“We Hunt The Flame” by Hafsah Faizal
Genre: Young Adult Fiction, Fantasy
People lived because she killed. People died because he lived.
Zafira is the Hunter, disguising herself as a man when she braves the cursed forest of the Arz to feed her people. Nasir is the Prince of Death, assassinating those foolish enough to defy his autocratic father, the sultan. If Zafira was exposed as a girl, all of her achievements would be rejected; if Nasir displayed his compassion, his father would punish him in the most brutal of ways. Both Zafira and Nasir are legends in the kingdom of Arawiya–but neither wants to be.
War is brewing, and the Arz sweeps closer with each passing day, engulfing the land in shadow. When Zafira embarks on a quest to uncover a lost artifact that can restore magic to her suffering world and stop the Arz, Nasir is sent by the sultan on a similar mission: retrieve the artifact and kill the Hunter. But an ancient evil stirs as their journey unfolds–and the prize they seek may pose a threat greater than either can imagine.
We Hunt The Flame was enjoyable but ultimately didn’t work for me. The idea/story starts out really strong. I just was rather annoyed by the fact that there were so many blink-and-you’ll-miss-it definitions being thrown around. I love world building. I don’t mind a good explanation for setting the stage in a book. Faizal does do a good job (for the most part) of using a word but defining it a breath later. Unfortunately, there was no glossary in the back of the book. I’m a slow reader and read the book over the course of a few weeks. I had no way of taking a quick look to remind myself was certain words meant so I was constantly being jolted out of the story. I was able to muddle my way through but it wasn’t as enjoyable as it could have been.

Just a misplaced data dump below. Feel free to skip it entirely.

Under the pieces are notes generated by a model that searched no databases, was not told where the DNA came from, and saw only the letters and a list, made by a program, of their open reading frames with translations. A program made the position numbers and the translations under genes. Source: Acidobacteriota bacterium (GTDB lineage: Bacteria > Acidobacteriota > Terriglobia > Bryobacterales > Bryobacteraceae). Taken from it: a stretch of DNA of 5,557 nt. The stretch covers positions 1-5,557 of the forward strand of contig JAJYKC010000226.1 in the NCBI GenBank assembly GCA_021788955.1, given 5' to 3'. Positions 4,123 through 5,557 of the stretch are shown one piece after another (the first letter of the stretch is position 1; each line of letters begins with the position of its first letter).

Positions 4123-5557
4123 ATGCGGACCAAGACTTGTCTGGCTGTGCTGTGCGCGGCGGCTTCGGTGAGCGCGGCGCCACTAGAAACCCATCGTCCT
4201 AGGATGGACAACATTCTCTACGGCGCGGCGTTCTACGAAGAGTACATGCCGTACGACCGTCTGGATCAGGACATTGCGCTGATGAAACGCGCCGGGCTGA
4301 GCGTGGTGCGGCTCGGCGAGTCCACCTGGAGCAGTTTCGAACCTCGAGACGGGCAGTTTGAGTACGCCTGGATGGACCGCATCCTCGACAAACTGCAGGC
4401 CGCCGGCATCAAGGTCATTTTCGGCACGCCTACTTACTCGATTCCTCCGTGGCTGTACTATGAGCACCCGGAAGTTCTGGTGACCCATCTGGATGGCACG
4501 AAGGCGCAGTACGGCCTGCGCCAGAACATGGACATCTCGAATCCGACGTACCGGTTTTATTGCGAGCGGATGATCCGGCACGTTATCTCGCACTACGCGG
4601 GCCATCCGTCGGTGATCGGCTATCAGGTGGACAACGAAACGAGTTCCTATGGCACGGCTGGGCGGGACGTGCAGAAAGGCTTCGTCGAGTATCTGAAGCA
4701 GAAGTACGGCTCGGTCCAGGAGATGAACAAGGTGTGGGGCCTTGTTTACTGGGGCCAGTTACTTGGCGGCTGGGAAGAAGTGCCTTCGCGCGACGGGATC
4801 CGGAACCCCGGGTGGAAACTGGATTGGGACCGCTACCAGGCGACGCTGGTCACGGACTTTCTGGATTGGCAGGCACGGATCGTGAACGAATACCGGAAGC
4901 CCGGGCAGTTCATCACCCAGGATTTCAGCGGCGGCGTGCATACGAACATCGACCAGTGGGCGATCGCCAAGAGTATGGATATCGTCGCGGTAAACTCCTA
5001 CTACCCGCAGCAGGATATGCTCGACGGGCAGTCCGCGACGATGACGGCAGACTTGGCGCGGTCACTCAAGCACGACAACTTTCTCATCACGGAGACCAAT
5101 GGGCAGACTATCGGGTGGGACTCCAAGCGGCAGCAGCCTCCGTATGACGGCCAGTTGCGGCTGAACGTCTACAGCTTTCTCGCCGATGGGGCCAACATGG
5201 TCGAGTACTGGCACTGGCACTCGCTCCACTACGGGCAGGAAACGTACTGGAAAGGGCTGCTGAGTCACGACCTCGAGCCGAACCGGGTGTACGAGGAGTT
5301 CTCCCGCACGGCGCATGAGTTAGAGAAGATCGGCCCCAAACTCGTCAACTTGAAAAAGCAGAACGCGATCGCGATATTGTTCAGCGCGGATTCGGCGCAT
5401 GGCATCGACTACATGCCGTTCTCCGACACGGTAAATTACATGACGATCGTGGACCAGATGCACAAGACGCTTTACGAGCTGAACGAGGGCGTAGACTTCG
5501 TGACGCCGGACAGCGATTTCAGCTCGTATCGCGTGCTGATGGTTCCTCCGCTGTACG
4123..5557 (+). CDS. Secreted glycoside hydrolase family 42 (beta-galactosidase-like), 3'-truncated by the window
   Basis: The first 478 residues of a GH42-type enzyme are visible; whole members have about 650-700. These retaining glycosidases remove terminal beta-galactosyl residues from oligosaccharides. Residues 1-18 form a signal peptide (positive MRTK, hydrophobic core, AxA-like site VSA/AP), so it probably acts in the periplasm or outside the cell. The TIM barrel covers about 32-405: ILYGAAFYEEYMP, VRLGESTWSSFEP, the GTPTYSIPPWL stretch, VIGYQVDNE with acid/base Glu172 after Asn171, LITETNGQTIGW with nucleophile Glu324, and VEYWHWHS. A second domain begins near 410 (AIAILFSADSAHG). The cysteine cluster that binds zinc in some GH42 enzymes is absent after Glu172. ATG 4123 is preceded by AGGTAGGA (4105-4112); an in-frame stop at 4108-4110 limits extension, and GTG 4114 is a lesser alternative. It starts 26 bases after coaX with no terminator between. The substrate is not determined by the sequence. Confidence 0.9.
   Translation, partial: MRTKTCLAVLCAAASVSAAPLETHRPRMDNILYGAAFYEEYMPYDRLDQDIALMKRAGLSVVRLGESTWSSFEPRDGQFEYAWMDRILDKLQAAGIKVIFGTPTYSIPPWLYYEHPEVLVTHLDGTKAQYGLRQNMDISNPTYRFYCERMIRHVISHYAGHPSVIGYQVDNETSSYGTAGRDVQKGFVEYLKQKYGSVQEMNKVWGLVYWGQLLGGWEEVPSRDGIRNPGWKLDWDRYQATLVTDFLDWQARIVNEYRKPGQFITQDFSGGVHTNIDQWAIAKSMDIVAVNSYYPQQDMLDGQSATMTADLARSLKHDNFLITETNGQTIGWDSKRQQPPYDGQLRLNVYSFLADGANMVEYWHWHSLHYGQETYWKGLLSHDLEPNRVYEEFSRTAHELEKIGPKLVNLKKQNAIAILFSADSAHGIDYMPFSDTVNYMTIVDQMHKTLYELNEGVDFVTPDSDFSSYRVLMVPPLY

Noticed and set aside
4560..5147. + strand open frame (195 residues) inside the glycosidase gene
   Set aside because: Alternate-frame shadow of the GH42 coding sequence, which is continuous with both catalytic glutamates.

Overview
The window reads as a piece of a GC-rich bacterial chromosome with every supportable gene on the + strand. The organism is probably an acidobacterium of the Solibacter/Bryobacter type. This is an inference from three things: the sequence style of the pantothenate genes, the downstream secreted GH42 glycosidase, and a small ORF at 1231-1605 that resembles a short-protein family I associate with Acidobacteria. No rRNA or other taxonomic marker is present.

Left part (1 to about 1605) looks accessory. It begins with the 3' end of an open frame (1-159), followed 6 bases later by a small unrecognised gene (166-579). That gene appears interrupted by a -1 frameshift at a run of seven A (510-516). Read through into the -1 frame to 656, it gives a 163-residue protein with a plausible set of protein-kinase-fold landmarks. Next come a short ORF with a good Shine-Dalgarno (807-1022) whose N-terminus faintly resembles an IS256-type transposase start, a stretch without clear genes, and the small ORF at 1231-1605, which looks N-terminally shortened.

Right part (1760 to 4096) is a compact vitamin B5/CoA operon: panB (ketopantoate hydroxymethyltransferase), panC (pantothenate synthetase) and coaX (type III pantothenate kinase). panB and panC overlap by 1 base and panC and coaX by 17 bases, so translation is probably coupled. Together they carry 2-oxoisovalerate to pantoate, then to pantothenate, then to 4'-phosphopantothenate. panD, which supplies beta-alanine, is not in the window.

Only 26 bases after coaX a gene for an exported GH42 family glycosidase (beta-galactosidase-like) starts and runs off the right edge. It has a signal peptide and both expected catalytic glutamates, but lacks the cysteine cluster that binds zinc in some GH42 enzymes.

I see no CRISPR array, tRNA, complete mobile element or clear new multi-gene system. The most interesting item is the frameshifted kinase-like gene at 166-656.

The story is good though. Who doesn’t love a good quest? The beginning and middle drag a bit until the story kicks into high gear. The atmosphere was great. It’s wonderful to see a fantasy story in an Arabian-inspired country. Yes, there were lots of elements that are pretty typical in YA fiction. It’s always great to see authors from different backgrounds but their unique spin on elements we see all the time. It gives new life to drab elements.
I’m not a romance fan but I did appreciate the slow burn. They go from enemies to lovers. I’m never a fan of the super mushy stuff.
While the story ultimately didn’t work out for me, I’ll definitely keep it on my list of YA fantasies to recommend.